As part of the German government’s High-Tech-Strategy 2025, the Federal Ministry of Education and Research (BMBF) is funding an interdisciplinary research group that aims to use an innovative circuit technology to solve a central problem of genetic investigation of human single cells. Medical professionals hope that such research will drastically improve the diagnosis and therapy of many serious diseases and enable the treatment of or even cure for cancer and immune diseases, for which there are currently no suitable methods available.
However, this will require molecular analysis systems that can examine hundreds or thousands of these cells individually and simultaneously. Current technology does not allow such analyses.
Scientists in Dresden would therefore like to use chemo-fluidic circuits developed at the “Center for Advancing Electronics Dresden” cluster.
These are based on chemical transistors, which, analogous to microelectronics, make it possible to combine complete information-processing systems on a single chip.
However, they do not control electrical currents, but rather the fluid currents containing the human cells, which are to be examined. And they themselves are directed through the chemicals and liquids necessary for the analysis.
The researchers strive to build integrated circuits that, owing to the combination of thousands chemical transistors on a chip, are able to independently and simultaneously conduct complex analysis procedures on hundreds or thousands of individual human cells.
Initially, the scientists will focus on the development of chemical chips for the diagnosis of a special type of white blood cell cancer (acute myeloid leukaemia), for which therapy could be fundamentally improved if successful. At a later stage, they hope to develop circuits for the treatment of other diseases.
Financing by the VIP+ Programme of the BMBF:
With the High-Tech-Strategy 2025 “Research and Innovation for People”, the Federal Government has set itself the goal of identifying the diverse application potentials of excellent research even more quickly and effectively, and of making them available to industry and society.
To achieve this, the bridge between academic research and it’s commercial exploitation or societal application must be further strengthened. The BMBF funding measure “Validation of the technological and societal innovation potential of scientific research – VIP+” addresses this issue and supports researchers in systematically validating research results and in opening up areas of application.
Prof. Dr. Andreas Richter
Technische Universität Dresden
Faculty of Electrical and Computer Engineering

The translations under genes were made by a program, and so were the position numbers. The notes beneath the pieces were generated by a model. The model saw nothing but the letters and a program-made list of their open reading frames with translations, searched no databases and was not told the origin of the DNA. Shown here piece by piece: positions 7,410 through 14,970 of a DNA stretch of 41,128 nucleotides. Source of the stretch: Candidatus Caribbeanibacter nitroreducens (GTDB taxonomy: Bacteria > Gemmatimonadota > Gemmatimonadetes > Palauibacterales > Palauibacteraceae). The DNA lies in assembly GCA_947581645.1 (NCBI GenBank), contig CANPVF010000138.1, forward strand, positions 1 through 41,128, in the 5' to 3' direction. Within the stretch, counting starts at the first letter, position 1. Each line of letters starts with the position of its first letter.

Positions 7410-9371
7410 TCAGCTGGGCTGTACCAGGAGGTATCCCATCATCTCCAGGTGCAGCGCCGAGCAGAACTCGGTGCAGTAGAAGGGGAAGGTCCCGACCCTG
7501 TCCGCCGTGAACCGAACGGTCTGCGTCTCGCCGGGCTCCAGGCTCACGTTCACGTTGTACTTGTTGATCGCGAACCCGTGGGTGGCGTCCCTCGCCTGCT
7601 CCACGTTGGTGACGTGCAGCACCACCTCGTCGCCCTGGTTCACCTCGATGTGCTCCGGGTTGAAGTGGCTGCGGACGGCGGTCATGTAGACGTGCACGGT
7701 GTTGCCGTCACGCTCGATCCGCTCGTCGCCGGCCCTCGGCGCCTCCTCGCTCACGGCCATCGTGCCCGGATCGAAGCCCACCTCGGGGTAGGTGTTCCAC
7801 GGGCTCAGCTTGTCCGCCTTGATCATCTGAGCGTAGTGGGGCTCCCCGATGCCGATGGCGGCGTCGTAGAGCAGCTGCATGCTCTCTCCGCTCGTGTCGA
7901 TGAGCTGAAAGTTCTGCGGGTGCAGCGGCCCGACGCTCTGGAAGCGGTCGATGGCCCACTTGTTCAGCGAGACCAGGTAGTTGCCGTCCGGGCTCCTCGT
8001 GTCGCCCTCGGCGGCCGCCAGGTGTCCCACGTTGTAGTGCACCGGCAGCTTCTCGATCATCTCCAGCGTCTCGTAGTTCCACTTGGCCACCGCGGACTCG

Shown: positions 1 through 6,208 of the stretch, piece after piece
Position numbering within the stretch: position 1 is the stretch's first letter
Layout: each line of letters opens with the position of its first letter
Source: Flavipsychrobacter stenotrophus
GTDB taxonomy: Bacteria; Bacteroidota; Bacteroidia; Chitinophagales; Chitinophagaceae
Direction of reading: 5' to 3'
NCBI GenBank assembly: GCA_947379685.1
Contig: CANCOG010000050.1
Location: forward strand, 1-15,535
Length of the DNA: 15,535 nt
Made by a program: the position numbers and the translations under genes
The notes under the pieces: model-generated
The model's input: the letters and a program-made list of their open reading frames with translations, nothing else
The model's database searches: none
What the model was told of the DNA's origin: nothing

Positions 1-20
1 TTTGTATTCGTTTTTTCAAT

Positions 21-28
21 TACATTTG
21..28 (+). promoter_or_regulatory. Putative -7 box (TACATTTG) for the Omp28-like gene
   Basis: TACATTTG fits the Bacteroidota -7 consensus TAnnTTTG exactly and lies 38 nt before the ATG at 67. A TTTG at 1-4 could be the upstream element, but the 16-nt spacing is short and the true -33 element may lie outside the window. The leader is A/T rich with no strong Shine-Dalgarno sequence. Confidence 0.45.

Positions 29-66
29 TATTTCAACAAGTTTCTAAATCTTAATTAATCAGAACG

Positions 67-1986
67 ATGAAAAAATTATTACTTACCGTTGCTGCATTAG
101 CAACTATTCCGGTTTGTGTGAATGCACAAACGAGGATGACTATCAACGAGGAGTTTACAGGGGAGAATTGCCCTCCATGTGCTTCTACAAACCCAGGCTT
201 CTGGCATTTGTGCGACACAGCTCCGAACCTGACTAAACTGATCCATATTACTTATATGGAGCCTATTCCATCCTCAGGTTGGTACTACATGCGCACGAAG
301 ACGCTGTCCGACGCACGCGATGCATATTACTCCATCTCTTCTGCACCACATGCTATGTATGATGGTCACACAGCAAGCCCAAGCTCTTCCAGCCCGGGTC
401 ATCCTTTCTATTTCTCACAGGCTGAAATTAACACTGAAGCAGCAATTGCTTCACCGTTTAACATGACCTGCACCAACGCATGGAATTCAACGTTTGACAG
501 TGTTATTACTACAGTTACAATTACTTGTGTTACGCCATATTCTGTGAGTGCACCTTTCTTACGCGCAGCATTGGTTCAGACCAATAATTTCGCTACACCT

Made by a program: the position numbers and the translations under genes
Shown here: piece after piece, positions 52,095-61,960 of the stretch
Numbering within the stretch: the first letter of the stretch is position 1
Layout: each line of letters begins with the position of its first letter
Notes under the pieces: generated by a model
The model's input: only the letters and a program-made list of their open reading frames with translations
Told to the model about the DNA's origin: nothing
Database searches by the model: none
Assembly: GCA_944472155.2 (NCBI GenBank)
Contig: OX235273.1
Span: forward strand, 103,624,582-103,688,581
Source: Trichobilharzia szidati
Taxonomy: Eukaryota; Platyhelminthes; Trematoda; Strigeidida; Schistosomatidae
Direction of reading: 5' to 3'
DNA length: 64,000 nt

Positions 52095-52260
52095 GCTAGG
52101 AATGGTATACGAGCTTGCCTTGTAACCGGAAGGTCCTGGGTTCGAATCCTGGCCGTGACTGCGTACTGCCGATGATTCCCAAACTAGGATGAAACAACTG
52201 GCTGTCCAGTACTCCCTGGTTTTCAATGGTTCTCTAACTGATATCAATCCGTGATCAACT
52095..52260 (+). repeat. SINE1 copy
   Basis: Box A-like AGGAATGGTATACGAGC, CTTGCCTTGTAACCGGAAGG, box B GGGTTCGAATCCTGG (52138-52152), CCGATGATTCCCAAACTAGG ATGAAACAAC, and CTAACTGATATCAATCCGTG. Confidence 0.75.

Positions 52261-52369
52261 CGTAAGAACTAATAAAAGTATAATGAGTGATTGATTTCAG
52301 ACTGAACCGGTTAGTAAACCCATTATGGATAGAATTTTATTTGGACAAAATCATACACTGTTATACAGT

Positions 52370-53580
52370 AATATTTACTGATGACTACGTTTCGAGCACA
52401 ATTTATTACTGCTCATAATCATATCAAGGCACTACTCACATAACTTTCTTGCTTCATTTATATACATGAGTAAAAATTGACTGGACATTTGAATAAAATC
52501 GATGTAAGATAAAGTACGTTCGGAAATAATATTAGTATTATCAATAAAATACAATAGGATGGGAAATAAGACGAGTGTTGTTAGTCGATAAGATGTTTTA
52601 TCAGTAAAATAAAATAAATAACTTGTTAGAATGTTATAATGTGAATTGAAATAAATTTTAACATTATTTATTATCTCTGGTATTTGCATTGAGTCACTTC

Institute for Semiconductors and Microsystems
Tel.: +49 351 463 36336
Prof. Dr. Mario Menschikowski
Carl Gustav Carus University Hospital Dresden
Institute for Clinical Chemistry and Laboratory Medicine
Tel.: +49 351 458-2634
Katrin Presberger | Technische Universität Dresden
TU Bergakademie Freiberg researches virus inhibitors from the sea
27.03.2020 | Technische Universität Bergakademie Freiberg
The Venus flytrap effect: new study shows progress in immune proteins research
27.03.2020 | Jacobs University Bremen gGmbH
Together with their colleagues from the University of Würzburg, physicists from the group of Professor Alexander Szameit at the University of Rostock have devised a “funnel” for photons. Their discovery was recently published in the renowned journal Science and holds great promise for novel ultra-sensitive detectors as well as innovative applications in telecommunications and information processing.
The quantum-optical properties of light and its interaction with matter has fascinated the Rostock professor Alexander Szameit since College.
Researchers at the University of Zurich show that different stem cell populations are innervated in distinct ways. Innervation may therefore be crucial for proper tissue regeneration. They also demonstrate that cancer stem cells likewise establish contacts with nerves. Targeting tumour innervation could thus lead to new cancer therapies.
Stem cells can generate a variety of specific tissues and are increasingly used for clinical applications such as the replacement of bone or cartilage....
An international research team led by Kiel University develops an extremely porous material made of "white graphene" for new laser light applications
With a porosity of 99.99 %, it consists practically only of air, making it one of the lightest materials in the world: Aerobornitride is the name of the...
Researchers at Graz University of Technology have developed a framework by which wireless devices with different radio technologies will be able to communicate directly with each other.
Whether networked vehicles that warn of traffic jams in real time, household appliances that can be operated remotely, "wearables" that monitor physical...
Terahertz waves are becoming ever more important in science and technology. They enable us to unravel the properties of future materials, test the quality of...
26.03.2020 | Event News
23.03.2020 | Event News
03.03.2020 | Event News
27.03.2020 | Power and Electrical Engineering
27.03.2020 | Life Sciences
27.03.2020 | Life Sciences